The Profiles in Reformed Spirituality series is designed to introduce the spirituality and piety of the Reformed tradition by presenting descriptions of the lives of influential Christians with select passages from their works. This combination of biographical sketches and primary sources gives a taste of each subject’s contribution to the Reformed tradition’s spiritual heritage and direction as to how the reader can find further edification through their works. This series will provide riches where the church is poor and daylight where Christians stumble in the night. Included in Profiles in Reformed Spirituality (10 vols.) are the lives and works of Horatius Bonar, Hercules Collins, Jonathan Edwards, George Swinnock, Alexander Whyte, Lemuel Haynes, Samuel Rutherford, Archibald Alexander, John Bunyan, and John Flavel.


In the Logos editions, these valuable volumes are enhanced by amazing functionality. Scripture citations link directly to English translations, and important terms link to dictionaries, encyclopedias, and a wealth of other resources in your digital library. Perform powerful searches to find exactly what you’re looking for. Take the discussion with you using tablet and mobile apps. With Logos Bible Software, the most efficient and comprehensive research tools are in one place, so you get the most out of your study.

Individual Titles

New Blog: “John Bunyan’s Pilgrims Progress: On Pilgrimage to the Celestial City”

spurgeonReading anything of his (Bunyan’s) and you will see that it is almost like reading the bible itself.  He had studied our Authorized Version.  He read it until his whole being was saturated with Scripture; …. His Pilgrims Progress makes us feel and say ‘Why this man is a living bible!’  Prick him anywhere; and you will find that his blood is Bibline, the very essence of the bible flows through him.  He cannot speak without quoting a text, for his soul is full of the Word of God.

Pastor Curt Arend, the man we interviewsed on Podcast #24 – Spurgeon’s Sermons: His Preparation to Printed Product – Rare Document Traders + More, filled us in on a new project:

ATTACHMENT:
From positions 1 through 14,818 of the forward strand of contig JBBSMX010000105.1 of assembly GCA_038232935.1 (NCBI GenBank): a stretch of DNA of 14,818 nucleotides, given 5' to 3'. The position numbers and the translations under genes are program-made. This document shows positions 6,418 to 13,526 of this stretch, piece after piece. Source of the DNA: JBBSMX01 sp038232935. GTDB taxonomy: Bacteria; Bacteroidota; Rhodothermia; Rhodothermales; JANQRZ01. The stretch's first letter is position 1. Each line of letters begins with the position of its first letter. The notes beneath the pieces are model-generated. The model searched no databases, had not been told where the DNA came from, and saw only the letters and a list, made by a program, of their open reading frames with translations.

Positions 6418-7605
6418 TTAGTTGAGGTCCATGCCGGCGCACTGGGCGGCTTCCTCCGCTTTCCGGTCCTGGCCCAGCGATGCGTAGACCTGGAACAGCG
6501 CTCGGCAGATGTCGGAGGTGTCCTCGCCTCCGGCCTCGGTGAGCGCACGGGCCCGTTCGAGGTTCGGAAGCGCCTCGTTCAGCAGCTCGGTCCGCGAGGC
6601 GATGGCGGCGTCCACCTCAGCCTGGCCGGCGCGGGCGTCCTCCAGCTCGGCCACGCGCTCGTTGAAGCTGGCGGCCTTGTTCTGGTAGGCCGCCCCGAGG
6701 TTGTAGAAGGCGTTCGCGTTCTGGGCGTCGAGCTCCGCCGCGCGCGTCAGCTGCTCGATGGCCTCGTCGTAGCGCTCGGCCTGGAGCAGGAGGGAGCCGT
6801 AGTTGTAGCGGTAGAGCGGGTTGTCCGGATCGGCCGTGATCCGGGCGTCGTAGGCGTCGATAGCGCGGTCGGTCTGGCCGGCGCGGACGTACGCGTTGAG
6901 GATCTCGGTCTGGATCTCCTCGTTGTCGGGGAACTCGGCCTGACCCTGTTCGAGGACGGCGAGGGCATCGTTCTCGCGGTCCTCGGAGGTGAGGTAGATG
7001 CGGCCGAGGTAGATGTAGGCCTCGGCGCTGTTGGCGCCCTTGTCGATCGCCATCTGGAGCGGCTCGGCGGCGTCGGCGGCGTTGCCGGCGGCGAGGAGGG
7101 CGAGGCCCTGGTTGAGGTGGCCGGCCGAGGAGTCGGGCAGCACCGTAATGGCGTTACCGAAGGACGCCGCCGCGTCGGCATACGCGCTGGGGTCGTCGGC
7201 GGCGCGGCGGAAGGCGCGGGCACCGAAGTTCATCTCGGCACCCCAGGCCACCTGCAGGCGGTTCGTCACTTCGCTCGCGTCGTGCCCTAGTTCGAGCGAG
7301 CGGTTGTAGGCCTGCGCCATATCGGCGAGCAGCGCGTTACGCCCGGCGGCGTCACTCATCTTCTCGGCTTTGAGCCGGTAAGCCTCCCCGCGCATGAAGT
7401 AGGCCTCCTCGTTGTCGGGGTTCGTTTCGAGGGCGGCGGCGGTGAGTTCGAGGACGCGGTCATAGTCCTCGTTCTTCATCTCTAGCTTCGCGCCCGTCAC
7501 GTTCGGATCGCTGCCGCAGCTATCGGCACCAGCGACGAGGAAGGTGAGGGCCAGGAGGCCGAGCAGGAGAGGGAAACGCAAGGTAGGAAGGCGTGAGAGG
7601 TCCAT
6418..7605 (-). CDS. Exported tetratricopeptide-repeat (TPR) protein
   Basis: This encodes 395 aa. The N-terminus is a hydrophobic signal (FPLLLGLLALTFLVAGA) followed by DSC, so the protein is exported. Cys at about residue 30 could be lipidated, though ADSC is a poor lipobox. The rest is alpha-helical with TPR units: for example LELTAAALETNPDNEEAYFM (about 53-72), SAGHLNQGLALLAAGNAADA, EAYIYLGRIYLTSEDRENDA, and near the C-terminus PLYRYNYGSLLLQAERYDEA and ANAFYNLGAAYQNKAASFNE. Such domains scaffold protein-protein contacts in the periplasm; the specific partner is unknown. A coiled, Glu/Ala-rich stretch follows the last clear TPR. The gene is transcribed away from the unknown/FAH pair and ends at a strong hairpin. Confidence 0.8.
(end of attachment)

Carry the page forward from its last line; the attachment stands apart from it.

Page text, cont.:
We have dedicated a new website to Pilgrims Progress.  Regular posts with graphics (many from antiquarian copies) walking through the work.  There is some commentary as well.  We did this last year through Face book and have about 2500 followers.  This time we are linking from FB to the site itself.


The site is titled John Bunyan’s Pilgrim’s Progress:  On Pilgrimage to the Celestial City one step at a time. The post just started up January 1st, so it is not to late to join along on their blog or join them on Facebook.

As a side note, Ken Puls [who we interviewed on episode 26 & 27] has a A Guide to John Bunyan’s The Pilgrim’s Progress.

Did 17th Century Particular Baptists hold to the Covenant of Works? They (Coxe, Collins, Keach & more) Answer [Particular Voices]

Sam Renihan:

About 6 months ago I mentioned that I wanted to give a peppering of particular snippets from Particular Baptists who held to the covenant of works. The point of this peppering was to bolster the general assertion that the Particular Baptists held to the covenant of works and the specific assertion that the confession teaches this.


Below you will find numerous authors who endorse the covenant of works. This list primarily includes those who explicitly name and embrace the covenant of works. There are many other places where Adam is referred to as a “Public head” or we are said to have “fallen in him.” I included a few of those. Similarly, there are many places where the Mosaic covenant is said to be a covenant of works, which presupposes at the very least the category of a covenant of works. Most of these references have been left out (there are many). It is also worth noting that in such a polemical context: 1. I have never seen a paedobaptist accusing the Particular Baptists in any point related to the covenant of works, and 2. I have never seen a Particular Baptist reject the covenant of works or argue against a paedobaptist on that point.